An average of 50 participants attend for smaller scale events offer zumba and yoga and 240 participants for larger scale events like mini soccer cups or basketball competitions.

Speaking with ecommerceIQ, Fauzan says the company’s focus is more on offline to acquire and educate Indonesians about the benefits of fitness. For the founder, these offline touchpoints are crucial for an early stage startup to promote its platform and build a community.

Are Indonesians ready to get active?

The startup appears to compete with popular subscription based fitness apps like Singapore-based GuavaPass, but Fauzan doesn’t consider the company as a competitor.

“What GuavaPass offers is membership with a monthly fee of roughly IDR 1 million (USD$75.20). We offer flexible classes on a pay as you go model. Our biggest competitor is how users spend their time doing anything but going to the gym like being stuck in traffic or hanging out at the movies,” laughs Fauzan.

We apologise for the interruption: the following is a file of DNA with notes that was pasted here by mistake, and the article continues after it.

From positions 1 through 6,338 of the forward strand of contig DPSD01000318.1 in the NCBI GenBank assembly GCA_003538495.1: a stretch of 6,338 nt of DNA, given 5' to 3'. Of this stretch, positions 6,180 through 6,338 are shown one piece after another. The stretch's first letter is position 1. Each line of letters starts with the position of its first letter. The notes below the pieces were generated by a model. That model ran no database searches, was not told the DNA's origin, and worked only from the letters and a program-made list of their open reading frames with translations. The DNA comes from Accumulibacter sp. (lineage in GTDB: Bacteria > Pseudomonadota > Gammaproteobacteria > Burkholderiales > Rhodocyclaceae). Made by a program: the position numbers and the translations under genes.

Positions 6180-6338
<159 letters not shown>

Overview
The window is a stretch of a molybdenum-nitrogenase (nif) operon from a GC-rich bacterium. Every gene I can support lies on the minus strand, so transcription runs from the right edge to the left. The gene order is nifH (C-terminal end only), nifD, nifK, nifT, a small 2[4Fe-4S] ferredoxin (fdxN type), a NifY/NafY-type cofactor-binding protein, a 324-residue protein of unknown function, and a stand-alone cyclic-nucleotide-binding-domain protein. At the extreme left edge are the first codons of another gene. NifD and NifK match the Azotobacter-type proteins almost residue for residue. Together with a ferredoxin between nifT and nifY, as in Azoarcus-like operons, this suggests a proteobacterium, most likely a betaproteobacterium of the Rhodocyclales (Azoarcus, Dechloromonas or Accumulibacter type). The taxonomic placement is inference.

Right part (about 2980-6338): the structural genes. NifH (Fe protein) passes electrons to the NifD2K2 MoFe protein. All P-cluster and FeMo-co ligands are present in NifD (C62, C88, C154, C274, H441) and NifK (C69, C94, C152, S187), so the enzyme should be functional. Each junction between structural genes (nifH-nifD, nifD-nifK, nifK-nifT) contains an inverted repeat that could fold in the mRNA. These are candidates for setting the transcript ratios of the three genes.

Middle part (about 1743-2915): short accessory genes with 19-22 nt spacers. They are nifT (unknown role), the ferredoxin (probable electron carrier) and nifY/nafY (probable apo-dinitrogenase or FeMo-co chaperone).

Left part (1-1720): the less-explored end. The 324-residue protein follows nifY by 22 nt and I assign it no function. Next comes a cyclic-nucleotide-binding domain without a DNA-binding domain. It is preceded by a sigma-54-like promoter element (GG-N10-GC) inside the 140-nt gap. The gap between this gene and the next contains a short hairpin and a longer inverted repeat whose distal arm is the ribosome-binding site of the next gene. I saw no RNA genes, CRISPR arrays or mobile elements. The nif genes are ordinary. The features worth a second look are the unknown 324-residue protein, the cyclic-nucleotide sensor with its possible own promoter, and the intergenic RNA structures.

BMI Research predicts that spending on sports, camping and open-air recreational activities in Indonesia will grow by an average of 11.6 percent year on year with the market forecast at IDR 3.8 trillion in 2021, up from 2.5 trillion IDR (USD$186 million) in 2017.

Strong growth in spending on sports and outdoor activities in Indonesia (IDR billion) and IDR % y-o-y growth). Graphic credit: BMI Research/ National Bureau of Statistics

The increased spending on outdoor activities seems to correlate with the growing population of young adults (20-35 years old) in the country – 1.45 million in 2017 to roughly 86 million by 2021. The hyper marketed Asian Games 2018 set to start in August will also increase the interest in fitness.